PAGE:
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The Value of Safety

We have all heard it & if I am being honest I have said it myself many times, “make safety a priority”. This language has been pervasive in industry over the last decade. Slogans such as “safety first” or “prioritize safety” are filtering throughout jobsites as we speak. While these priority-based safety initiatives are likely founded in sound motivation, I feel they are missing an opportunity for deeper penetration into the motivations of the individual.

The dictionary defines priority as “a thing that is regarded as more important than another”. A colleague of mine, Bill Wilsey frequently uses an analogy that really drives home the point I am trying to make. Bill will tell employees that he has many priorities. Over the course of his weekend his priorities include mowing the lawn, cleaning the garage and getting groceries. These are all priorities that he has set aside for the weekend “To-Do List”. But when his kids call him and ask him to come help them work on their car, all of his weekend priorities get pushed to the side. At the core of his being, his family is a value that he places before all other priorities. If his kids need something, he will drop everything to get it done.

This analogy illustrates perfectly the point I am trying to make. Safety needs to be personal. Safety is not a priority that is placed in line with the other “To-Do List” items for the day. Safety is a value that has very personal implications. The message needs to be that safety is a value, because you – the individual – are the one that safety affects. Safety is a value because you are willing to drop everything else on your priority list to accommodate safety. Safety makes a difference to you first and foremost!

The message that we strive to get across is that safety is personal. The injuries that we are aiming to prevent have very real consequences to individuals & to families. Safety is a value because we choose to make it a personal mission. We choose to make safety a value, not just a priority.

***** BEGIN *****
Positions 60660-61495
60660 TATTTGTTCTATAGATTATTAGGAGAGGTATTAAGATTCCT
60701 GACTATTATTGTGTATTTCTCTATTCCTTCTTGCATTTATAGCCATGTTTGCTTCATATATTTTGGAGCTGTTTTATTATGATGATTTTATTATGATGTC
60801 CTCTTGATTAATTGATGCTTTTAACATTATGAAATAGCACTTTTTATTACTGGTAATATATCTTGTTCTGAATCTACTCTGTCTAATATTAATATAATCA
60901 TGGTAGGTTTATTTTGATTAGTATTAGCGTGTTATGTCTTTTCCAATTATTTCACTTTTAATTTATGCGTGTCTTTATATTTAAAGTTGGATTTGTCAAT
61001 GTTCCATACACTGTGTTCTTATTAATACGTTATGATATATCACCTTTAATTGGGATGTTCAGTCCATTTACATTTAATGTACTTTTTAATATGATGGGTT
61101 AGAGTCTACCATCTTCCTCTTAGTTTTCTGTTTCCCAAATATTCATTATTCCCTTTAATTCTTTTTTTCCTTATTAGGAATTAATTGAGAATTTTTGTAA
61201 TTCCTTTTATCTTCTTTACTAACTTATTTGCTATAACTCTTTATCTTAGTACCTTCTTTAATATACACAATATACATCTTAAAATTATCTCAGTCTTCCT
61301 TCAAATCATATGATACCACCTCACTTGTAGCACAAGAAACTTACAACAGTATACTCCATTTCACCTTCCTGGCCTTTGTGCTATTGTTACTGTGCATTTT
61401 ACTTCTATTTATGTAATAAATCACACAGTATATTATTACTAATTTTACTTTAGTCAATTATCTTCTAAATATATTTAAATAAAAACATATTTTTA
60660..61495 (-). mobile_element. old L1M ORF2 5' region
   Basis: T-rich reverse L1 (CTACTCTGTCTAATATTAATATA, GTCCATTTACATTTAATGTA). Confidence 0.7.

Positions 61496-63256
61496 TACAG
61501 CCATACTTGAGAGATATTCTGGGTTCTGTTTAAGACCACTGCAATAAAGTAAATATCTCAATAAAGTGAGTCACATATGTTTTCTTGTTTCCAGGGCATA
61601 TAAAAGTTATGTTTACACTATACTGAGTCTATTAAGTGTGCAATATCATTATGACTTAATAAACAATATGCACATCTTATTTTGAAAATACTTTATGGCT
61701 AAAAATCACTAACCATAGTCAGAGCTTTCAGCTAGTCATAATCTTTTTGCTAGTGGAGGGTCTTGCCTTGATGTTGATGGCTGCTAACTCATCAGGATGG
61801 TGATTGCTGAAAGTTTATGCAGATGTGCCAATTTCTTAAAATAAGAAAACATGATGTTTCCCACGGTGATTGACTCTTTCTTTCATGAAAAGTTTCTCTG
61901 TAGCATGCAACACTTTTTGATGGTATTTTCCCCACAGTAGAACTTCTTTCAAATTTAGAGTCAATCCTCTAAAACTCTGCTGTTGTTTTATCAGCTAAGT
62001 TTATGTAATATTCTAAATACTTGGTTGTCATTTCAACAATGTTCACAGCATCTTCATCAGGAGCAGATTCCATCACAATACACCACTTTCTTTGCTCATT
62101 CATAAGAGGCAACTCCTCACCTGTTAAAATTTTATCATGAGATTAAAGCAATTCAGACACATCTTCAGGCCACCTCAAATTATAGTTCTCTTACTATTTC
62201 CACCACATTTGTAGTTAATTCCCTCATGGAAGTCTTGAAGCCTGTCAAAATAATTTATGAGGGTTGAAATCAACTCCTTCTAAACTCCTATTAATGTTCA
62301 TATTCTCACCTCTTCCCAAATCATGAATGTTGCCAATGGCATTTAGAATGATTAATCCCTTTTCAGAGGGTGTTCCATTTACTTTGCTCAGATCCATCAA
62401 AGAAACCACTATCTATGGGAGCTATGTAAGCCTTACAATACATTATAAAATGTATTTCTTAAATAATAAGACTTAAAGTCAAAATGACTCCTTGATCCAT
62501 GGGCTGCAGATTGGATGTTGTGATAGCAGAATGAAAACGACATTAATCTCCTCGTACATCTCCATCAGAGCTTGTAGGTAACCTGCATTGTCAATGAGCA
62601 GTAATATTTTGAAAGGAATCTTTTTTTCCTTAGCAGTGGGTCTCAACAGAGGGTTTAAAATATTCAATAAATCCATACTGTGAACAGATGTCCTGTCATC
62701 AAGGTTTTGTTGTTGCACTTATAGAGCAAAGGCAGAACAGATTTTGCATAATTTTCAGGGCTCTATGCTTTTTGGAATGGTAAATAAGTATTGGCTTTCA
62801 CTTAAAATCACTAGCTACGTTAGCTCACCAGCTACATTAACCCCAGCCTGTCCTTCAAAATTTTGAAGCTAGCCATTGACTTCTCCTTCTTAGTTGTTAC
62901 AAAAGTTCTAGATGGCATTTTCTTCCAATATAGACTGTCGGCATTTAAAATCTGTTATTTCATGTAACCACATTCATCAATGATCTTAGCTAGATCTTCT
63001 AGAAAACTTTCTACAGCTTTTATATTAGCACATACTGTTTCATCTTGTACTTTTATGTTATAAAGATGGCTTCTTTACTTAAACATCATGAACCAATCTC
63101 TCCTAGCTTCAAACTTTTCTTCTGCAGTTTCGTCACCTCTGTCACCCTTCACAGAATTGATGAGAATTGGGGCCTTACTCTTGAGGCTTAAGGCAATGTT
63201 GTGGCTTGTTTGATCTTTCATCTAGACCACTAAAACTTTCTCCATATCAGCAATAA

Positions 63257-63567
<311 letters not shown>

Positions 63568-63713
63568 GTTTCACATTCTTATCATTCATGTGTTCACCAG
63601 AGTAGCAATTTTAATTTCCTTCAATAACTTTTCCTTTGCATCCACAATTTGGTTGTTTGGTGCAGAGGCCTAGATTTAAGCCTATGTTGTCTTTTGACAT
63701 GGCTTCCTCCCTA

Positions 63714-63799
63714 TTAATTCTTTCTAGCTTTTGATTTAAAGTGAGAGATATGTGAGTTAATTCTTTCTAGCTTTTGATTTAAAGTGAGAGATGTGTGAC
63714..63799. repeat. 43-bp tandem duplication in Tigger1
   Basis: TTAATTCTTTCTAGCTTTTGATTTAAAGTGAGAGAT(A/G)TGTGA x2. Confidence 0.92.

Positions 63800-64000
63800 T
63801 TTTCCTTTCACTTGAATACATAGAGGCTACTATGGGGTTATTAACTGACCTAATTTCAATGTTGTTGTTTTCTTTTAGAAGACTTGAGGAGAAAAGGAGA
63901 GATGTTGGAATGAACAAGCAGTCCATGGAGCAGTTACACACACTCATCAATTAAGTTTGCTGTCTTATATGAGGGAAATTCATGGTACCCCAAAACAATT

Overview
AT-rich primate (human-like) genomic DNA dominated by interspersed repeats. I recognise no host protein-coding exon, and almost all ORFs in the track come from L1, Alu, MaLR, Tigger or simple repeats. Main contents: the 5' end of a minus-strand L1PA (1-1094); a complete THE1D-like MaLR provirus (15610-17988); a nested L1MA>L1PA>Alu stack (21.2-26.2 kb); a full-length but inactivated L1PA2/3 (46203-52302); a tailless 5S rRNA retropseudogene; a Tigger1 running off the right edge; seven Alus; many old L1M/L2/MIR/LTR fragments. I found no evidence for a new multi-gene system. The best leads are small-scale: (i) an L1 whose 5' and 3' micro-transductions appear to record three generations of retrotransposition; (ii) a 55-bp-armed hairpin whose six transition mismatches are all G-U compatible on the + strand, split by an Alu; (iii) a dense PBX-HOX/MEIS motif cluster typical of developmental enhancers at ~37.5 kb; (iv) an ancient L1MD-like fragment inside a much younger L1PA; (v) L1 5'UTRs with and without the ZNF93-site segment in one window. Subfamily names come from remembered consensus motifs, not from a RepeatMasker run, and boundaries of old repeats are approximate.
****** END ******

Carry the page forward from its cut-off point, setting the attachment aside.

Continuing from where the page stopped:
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The Texting Neck Epidemic –Solutions to Prevent Dealing with Complications of Smart Phone Pain

The utilization of cell phones, and more specifically smart phones, has reached unprecedented levels. Estimates as of 2012 concluded that more than 75% of the world population has cell phone subscriptions (1). To put that in perspective, the UN reported in 2013 that more people have cellphones than have toilets (2). In the United States, most of us do not know another adult that does not have a cell phone. Further, you are shocked if you see someone who is using a flip phone. The prevalence of smart phones is pervasive in the United States.

Smart phones have made our lives much more efficient, providing opportunities for us to take our email, entertainment, calendar, etc. with us wherever we go. Rarely are we ever more than a click away from accessing any information we want because of the mobile data plans. The benefits of the smart phones are substantial, unfortunately with these benefits come an increasing incidence of pain.

Fine motor skills required to handle the smart phone increase tension on the nerves increasing the frequency of disorders such as carpal tunnel syndrome and De Quervain’s tenosynovitis. Focusing on the screen of the smart phone leads to increased postural tension placed on the neck and shoulders as well. Fortunately, these episodes of pain are preventable with some minor postural cues and education.